The Virtual Bookcase Reviews of 'Clear and Present Danger':
Reviewer amazon.com wrote:
At the end of the prologue to Clear and Present Danger, Clancy writes, "And so began something that had not quite begun and
would not soon end, with many people in many places moving off in directions and on missions which they all mistakenly thought they
understood. That was just as well. The future was too fearful for contemplation, and beyond the expected, illusory finish lines were
things fated by the decisions made this morning--and, once decided, best unseen." In Clear and Present Danger nothing is as clear
as it may seem.
The president, unsatisfied with the success of his "war on drugs," decides that he wants some immediate success. But after John
Clark's covert strike team is deployed to Colombia for Operation Showboat, the drug lords strike back taking several civilian
casualties. The chief executive's polls plummet. He orders Ritter to terminate their unofficial plan and leave no traces. Jack Ryan, who
has just been named CIA deputy director of intelligence is enraged when he discovers that has been left out of the loop of Colombian
operations. Several of America's most highly trained soldiers are stranded in an unfinished mission that, according to all records, never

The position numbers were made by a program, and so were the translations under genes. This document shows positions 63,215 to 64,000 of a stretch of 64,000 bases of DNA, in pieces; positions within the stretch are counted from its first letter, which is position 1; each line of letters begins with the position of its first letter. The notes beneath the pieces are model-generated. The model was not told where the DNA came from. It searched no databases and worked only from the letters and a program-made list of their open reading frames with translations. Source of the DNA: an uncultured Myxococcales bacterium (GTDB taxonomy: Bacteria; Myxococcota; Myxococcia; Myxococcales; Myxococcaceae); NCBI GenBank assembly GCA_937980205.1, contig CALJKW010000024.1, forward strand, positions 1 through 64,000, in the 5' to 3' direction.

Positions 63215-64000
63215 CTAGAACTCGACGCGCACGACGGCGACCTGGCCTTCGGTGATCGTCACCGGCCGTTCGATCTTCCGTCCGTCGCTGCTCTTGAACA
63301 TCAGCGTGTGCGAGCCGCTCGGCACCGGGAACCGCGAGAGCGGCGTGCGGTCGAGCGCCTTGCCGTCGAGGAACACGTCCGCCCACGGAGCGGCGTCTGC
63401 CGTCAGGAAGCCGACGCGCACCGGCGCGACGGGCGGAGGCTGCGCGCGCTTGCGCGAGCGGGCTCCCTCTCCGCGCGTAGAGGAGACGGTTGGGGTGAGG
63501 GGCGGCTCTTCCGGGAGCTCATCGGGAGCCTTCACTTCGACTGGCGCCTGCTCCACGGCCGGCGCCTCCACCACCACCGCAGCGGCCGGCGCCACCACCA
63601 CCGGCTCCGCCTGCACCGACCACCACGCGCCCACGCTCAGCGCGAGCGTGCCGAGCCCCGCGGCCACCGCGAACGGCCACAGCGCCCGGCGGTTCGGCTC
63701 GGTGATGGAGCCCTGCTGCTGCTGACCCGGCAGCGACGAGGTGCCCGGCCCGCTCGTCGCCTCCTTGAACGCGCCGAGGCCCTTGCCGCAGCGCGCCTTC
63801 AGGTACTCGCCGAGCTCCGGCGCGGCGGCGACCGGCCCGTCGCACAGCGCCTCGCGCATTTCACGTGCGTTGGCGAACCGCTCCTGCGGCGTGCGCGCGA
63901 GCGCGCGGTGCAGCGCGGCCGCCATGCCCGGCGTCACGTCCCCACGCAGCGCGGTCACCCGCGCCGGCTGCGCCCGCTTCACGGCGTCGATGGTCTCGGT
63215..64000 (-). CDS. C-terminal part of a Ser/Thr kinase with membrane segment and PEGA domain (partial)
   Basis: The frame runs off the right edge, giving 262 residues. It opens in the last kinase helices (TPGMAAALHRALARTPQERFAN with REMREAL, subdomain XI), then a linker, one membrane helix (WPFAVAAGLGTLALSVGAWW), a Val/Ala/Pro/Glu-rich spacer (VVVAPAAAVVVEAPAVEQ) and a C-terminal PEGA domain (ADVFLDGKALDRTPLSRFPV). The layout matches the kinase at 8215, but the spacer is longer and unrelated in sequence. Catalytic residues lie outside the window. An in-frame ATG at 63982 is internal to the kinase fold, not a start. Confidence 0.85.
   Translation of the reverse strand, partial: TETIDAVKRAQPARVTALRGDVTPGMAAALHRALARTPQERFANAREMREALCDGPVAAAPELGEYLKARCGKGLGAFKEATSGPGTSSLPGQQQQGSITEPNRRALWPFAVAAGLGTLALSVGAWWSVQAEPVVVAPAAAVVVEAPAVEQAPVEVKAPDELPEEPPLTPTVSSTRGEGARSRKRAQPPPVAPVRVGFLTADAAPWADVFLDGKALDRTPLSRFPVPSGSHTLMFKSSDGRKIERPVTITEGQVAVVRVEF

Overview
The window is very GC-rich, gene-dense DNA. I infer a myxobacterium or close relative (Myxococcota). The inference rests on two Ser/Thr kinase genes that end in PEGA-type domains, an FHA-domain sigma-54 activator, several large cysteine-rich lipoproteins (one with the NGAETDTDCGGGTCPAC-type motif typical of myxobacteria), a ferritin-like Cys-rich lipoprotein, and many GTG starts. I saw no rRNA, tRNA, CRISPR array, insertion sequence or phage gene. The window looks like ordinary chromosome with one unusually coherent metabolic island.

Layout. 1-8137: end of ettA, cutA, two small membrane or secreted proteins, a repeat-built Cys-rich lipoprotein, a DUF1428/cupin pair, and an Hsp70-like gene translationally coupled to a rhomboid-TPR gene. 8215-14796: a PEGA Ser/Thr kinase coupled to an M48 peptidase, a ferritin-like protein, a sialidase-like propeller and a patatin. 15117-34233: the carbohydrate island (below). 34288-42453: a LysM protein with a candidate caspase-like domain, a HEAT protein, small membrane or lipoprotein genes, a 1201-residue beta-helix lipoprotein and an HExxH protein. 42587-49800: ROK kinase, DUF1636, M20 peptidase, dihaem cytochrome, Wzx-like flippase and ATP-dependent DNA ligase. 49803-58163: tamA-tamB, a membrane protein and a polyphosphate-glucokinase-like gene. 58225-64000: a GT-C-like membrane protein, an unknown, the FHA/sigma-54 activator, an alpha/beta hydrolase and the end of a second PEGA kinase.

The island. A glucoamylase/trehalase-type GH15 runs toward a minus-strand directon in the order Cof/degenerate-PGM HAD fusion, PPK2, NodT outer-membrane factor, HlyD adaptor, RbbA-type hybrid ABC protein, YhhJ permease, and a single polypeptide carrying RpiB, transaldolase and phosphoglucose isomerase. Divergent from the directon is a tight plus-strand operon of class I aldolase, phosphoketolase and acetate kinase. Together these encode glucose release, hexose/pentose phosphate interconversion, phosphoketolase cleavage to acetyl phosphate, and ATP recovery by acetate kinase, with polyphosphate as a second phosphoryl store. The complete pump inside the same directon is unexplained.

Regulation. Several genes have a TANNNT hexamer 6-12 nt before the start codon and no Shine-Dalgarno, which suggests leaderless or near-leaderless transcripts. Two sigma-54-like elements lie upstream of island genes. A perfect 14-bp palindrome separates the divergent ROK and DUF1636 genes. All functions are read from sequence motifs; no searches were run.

existed. Ryan decides to get the men out.
Ultimately, Clear and Present Danger is about good conscience, law, and politics, with Jack Ryan and CIA agent John Clark as its
dual heroes. Ryan relentlessly pursues what he knows is right and legal, even if it means confronting the president of the United
States. Clark is the perfect soldier, but a man who finally holds his men higher than the orders of any careless commander.
Along with the usual, stunning array of military hardware and the latest techno-gadgets, Clear and Present Danger further develops
the relationships and characters that Clancy fans have grown to love. Admiral James Greer passes the CIA torch to his pupil, Ryan.
Mr. Clark and Chavez meet for the first time. Other recurring characters like Robert Ritter and "the President" add continuity to
Clancy's believable, alternate reality. This is Clancy at his best.
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